Although most jazz vocalists would shy away from an album's worth of rock tunes penned by Neil Young
, Kelley Suttenfield tackles the task with aplomb on When We Were Young
, providing skillful renditions of eleven cuts ranging from the well-known to a couple of the most obscure of Young's compositions. Suttenfield's low-key, insouciant delivery is a pleasant listen, and with a fine band in support and some smart arrangements, she generally succeeds in bringing her jazz-inflected style to Young's not-so-jazzy material.
When doing a project of this nature, the most obvious trap is to simply reproduce the sound of the original artistespecially when that artist is someone like Young, who has one of the most recognizable voices and one of the most distinctive guitar styles of anyone in rock and roll. To her credit, Suttenfield doesn't do that, as her vocals tend to float on the melodies rather than grab ahold of them with directness and unfettered emotion, as Young is wont to do. Her guitarist and arranger, Tosh Sheridan
, remains similarly independent, as he brings a good deal of creativity to adapting Young's music to what is essentially jazz combo instrumentation, and his guitar playing is crisp and nuancedhardly the distortion-rich, sometimes frenzied playing of Young at his most boisterous.
Even casual Young fans will appreciate tracks like "Harvest Moon" and "Heart of Gold," both of which have a compelling openness that gives the music plenty of room to breathe, ideal in highlighting the generous support of pianist Matthew Fries
, bassist Phil Palombi
and drummer Eric Halvorson
. These arrangements are done fairly straight, with a gentle 4/4 rock beat that is light on its feet, with the addition of the Memling String Trio on the latter cut quite effective in adding another layer to the music. The strings' presence on a number of the tracks is always tastefully integrated, perhaps most powerfully on "Only Love Can Break Your Heart," where they deepen the track's emotional poignancy.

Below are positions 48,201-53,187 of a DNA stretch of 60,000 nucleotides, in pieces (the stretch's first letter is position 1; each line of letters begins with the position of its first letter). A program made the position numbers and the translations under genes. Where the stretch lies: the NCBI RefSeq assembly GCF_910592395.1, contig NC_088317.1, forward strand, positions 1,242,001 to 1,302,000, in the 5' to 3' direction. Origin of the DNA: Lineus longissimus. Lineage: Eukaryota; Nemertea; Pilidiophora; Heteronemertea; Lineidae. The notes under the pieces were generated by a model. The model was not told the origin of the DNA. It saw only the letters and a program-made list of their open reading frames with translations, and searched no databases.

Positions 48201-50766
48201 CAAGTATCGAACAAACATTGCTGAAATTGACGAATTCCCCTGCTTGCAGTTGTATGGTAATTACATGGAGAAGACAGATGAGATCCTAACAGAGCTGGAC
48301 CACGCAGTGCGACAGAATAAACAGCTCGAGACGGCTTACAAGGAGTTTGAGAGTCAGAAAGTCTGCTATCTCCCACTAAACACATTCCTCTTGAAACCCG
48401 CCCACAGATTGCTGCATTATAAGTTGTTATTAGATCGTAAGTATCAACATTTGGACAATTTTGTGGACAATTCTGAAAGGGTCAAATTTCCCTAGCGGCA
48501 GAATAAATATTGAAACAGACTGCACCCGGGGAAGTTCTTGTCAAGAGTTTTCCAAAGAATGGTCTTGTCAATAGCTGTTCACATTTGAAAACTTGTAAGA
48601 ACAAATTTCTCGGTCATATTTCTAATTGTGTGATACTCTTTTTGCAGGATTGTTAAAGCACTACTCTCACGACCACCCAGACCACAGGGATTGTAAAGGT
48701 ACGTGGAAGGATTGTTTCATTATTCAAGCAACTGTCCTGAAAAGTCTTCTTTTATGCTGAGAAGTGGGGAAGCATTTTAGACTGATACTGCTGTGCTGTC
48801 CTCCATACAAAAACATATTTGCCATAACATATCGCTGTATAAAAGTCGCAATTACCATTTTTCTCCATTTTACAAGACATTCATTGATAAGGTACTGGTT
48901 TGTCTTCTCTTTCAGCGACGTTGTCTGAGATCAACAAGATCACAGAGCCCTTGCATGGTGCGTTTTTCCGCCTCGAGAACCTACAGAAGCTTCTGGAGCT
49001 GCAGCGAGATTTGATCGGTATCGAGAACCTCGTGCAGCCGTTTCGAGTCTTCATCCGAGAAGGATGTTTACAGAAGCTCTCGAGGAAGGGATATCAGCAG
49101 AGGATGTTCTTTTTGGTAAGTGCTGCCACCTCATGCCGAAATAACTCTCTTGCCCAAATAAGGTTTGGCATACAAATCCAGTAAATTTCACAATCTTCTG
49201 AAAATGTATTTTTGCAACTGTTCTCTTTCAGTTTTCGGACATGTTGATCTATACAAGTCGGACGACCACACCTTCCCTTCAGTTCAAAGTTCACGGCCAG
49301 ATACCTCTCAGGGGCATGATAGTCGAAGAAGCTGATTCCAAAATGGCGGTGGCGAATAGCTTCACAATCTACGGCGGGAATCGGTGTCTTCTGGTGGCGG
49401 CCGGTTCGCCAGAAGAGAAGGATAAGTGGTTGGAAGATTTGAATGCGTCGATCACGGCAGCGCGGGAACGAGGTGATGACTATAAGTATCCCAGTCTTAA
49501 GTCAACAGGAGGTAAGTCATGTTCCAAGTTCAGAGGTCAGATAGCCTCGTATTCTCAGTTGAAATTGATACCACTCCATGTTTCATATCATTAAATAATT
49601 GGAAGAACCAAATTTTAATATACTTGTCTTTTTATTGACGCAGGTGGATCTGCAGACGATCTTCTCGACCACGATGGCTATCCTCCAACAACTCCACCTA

The album's lesser-known songs might offer the best showcase for Suttenfield's approach. "Fool For Your Love" gets a jaunty rendition here, with the band in a swinging mode that brings out Suttenfield's playful side, not to mention some terrific brushwork from Halvorson and a zesty solo from Sheridan. And "Barefoot Floors," a lilting lullaby Young wrote but has never recorded, is given a graceful treatment by Suttenfield that hews closely to the track's simple melody and heartfelt spirit but without falling into sentimentality.
On the other hand, Suttenfield is somewhat less convincing on Young's more troubled pieces. "Down by the River" doesn't adapt itself as well to Suttenfield's easygoing demeanor, tending to evade the lyrics' unsettling undercurrent of menace and anger, notwithstanding Sheridan's crafty arrangement in 7/8 time. And "The Needle and the Damage Done," one of Young's most anguished songs, just doesn't have the harrowing power one would expect, as Suttenfield evokes jaded indifference rather than heartbreaking grief. But shortcomings aside, Suttenfield and her colleagues have acquitted themselves nicely, with a tribute to Young that is both sincere and musically accomplished.